Moving Coil Instrument Working Principle

Moving Coil Instrument Working Principle

 A moving coil meter is a very commonly used form of an analog instrument because of its sensitivity, accuracy, and linear scale, although it only responds to d.c. signals. 

The simple view of the construction of the moving coil instrument is shown in the figure. It consists of a powerful permanent shoe magnet. A light rectangular coil of many turns of fine wire is wound on a light aluminum former. An iron core is inserted inside the coil to reduce reluctance for the magnetic lines of force. The coil is mounted on the spindle and acts as the moving element.

moving coil instrument working principle

Two phosphor bronze spiral hairsprings are attached to the spindle. The springs provide the controlling torque as well as act as incoming and outgoing leads for the current. Eddy current damping is provided by the aluminum former.

Moving Coil Instrument Working Principle

A moving coil instrument works on the principle of a DC motor. Which states that when a current-carrying conductor is placed in a magnetic field, a force F is exerted on the conductor, given by F = BIl

When the flux density B is constant and the conductor length (i.e. coil length) is fixed then the force will be proportional to the current flowing in the conductor.

When the moving coil instrument is connected to the circuit, the operating current flows through the coil which is mounted on the spindle. Since the coil is placed in the strong field of permanent magnets, a force is exerted on the current-carrying conductors of the coil which produces deflecting torque. Thus the pointer attached to the spindle is deflected over the calibrated scale.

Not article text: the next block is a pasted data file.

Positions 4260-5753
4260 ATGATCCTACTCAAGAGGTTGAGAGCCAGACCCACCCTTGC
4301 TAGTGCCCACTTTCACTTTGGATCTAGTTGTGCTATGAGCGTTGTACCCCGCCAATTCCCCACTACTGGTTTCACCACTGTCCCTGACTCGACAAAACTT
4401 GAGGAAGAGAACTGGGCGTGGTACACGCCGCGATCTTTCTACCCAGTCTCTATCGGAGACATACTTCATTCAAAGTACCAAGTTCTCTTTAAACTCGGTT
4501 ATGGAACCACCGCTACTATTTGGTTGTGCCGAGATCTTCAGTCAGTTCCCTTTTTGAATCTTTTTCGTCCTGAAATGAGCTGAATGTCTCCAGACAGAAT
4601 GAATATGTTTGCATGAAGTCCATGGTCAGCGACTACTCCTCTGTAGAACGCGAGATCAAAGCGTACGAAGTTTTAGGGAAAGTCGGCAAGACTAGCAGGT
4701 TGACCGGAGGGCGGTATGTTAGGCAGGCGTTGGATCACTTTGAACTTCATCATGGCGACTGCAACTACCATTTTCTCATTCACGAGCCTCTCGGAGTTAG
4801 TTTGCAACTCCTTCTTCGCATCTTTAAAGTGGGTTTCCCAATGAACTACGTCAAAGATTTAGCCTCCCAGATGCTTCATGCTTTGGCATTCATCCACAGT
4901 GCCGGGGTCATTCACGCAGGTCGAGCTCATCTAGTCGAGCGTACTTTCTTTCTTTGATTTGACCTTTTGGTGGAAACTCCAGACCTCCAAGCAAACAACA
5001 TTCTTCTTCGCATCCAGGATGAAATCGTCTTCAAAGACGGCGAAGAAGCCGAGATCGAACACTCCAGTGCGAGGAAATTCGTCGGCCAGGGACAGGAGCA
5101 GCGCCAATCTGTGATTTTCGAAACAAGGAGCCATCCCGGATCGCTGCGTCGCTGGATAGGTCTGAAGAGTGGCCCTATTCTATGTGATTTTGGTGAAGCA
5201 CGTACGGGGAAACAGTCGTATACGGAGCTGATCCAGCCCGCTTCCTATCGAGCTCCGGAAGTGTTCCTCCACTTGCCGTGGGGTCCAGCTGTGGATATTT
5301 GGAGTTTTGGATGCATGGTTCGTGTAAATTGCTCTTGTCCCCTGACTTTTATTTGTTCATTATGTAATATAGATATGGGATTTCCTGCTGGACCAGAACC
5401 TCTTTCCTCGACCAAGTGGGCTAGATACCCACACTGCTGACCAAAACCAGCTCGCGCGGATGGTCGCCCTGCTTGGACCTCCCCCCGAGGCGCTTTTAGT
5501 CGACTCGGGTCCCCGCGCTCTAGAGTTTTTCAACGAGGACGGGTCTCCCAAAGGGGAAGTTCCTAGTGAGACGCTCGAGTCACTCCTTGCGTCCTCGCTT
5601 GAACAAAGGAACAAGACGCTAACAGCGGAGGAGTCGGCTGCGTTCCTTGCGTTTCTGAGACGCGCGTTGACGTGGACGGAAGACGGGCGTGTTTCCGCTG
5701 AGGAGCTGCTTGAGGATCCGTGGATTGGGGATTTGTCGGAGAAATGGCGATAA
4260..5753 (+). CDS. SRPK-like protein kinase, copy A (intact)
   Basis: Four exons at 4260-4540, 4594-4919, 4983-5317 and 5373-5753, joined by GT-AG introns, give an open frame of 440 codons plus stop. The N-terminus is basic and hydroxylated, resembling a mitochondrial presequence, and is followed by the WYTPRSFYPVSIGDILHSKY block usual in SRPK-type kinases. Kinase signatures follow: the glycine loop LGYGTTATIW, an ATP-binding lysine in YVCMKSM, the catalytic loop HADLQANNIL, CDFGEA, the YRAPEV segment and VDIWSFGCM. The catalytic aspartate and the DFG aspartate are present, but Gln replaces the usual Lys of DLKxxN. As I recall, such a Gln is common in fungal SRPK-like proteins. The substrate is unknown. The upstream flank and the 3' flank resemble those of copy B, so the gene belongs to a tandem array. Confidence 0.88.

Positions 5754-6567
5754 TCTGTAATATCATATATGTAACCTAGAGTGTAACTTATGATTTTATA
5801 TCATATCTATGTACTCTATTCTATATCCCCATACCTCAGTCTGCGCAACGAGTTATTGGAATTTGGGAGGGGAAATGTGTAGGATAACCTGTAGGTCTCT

If the current in the coil is reversed, the direction of deflecting torque will be reversed because the field produced by the permanent magnets remains the same. This will give a wrong direction of rotation thus the instrument cannot be used on AC. Therefore, they can be used for the measurement of DC only.

The theoretical torque produced is given by T = B I h w N 

Where B is the flux density of the radial field, I is the current flowing in the coil, h is the height of the coil, w is the width of the coil, and N is the number of turns in the coil.

If the iron core is cylindrical and the air gap between the coil and pole faces of the permanent magnet is uniform, then the flux density B is constant, and the above equation can be rewritten as

 T = K I

That is, torque is proportional to the coil current and the instrument scale is linear.